And they send you a card for Medicare like you would get for any insurance plan. It has your social security number on it! Hasn’t the government ever heard of identity theft? Sure, I’ll just carry that with me everywhere…

Bottom line tips:

  • Find a doctor before you turn 65 who takes Medicare patients. After this nightmare you don’t want to have to pick a new doctor, too.
  • Find an insurance specialist who handles this kind of stuff and start talking with them before you need it. It will save you from the same PTSD.

Love in Community: Happy Valentine’s Day from the Grand Nudge

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From the Grand Nudge:

Based on some of my most recent posts you might think that Valentine’s Day would be a “Bah Humbug” holiday for me. While I do get a little annoyed at the Hallmarkian quality of it throughout the first two months of the New Year, I’m surprisingly a bit of a romantic. That is why I advocate love in community.

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Happy Holidays from The Grand Nudge

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From The Grand Nudge:

Have you ever heard of Krampus? This guy is getting a lot of press these days, but many of us have never even heard the name. In some parts of Germany, St. Nicholas is keeping some rather strange company. In this mythology, Krampus is a horned fellow not unlike your average furry, goat-footed demon and he and St. Nick are old buddies. The history of Krampus, much like many Christmas traditions, is murky at best. And really, I’m not overly concerned about the “why,” but rather the “who,” or at least what he represents.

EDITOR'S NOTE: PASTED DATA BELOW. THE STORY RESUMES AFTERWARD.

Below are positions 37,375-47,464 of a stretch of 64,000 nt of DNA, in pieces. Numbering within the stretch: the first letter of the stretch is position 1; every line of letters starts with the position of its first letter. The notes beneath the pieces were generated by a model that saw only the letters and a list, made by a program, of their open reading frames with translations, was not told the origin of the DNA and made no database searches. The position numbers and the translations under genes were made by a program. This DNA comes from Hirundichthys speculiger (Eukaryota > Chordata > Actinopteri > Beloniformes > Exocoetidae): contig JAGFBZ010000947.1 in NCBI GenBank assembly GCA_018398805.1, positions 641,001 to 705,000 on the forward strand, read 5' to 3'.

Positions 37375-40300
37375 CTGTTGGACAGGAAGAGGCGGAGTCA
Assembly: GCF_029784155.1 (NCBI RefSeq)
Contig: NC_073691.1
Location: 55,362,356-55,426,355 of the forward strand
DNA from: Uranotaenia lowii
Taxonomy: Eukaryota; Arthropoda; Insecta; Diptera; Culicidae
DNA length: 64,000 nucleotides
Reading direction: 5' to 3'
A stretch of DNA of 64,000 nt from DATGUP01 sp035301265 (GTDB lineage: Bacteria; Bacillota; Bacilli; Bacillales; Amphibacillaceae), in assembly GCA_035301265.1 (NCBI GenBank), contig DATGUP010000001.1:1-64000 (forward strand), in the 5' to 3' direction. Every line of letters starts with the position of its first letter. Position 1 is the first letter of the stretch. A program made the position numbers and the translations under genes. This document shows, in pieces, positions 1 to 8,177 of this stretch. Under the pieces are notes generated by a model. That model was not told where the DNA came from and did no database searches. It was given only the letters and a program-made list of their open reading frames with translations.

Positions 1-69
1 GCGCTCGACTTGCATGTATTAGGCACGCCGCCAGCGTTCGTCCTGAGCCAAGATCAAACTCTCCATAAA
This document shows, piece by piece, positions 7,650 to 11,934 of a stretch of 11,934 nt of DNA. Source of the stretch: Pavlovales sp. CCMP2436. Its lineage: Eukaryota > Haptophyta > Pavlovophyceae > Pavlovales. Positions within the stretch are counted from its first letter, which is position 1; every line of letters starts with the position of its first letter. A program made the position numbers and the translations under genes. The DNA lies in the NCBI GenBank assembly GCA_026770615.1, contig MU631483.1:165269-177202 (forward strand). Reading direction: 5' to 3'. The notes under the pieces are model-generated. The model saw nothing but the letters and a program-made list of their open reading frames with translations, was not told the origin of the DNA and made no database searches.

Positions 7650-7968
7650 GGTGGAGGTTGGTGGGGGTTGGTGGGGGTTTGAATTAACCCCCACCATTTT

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5 Things I Know For Sure

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I’ve had a few years’ experience in my life. I mean, I won’t say I am a wizened ancient (quite yet) but I think I’ve picked up a few things along the way. These are just some truths, at least for me, which I feel could apply to anyone.

I know for sure:

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Happy Thanksgiving from the Grand Nudge

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So it’s that time of year again. We cook up a turkey and spend an afternoon listening to Aunt Josephine rattle on about her gout. Sometimes I really wonder what the meaning of all this really is. Are we honoring our thankfulness – a virtue we should have all year round – or is it a big marketing plan from the turkey farmers and cranberry growers?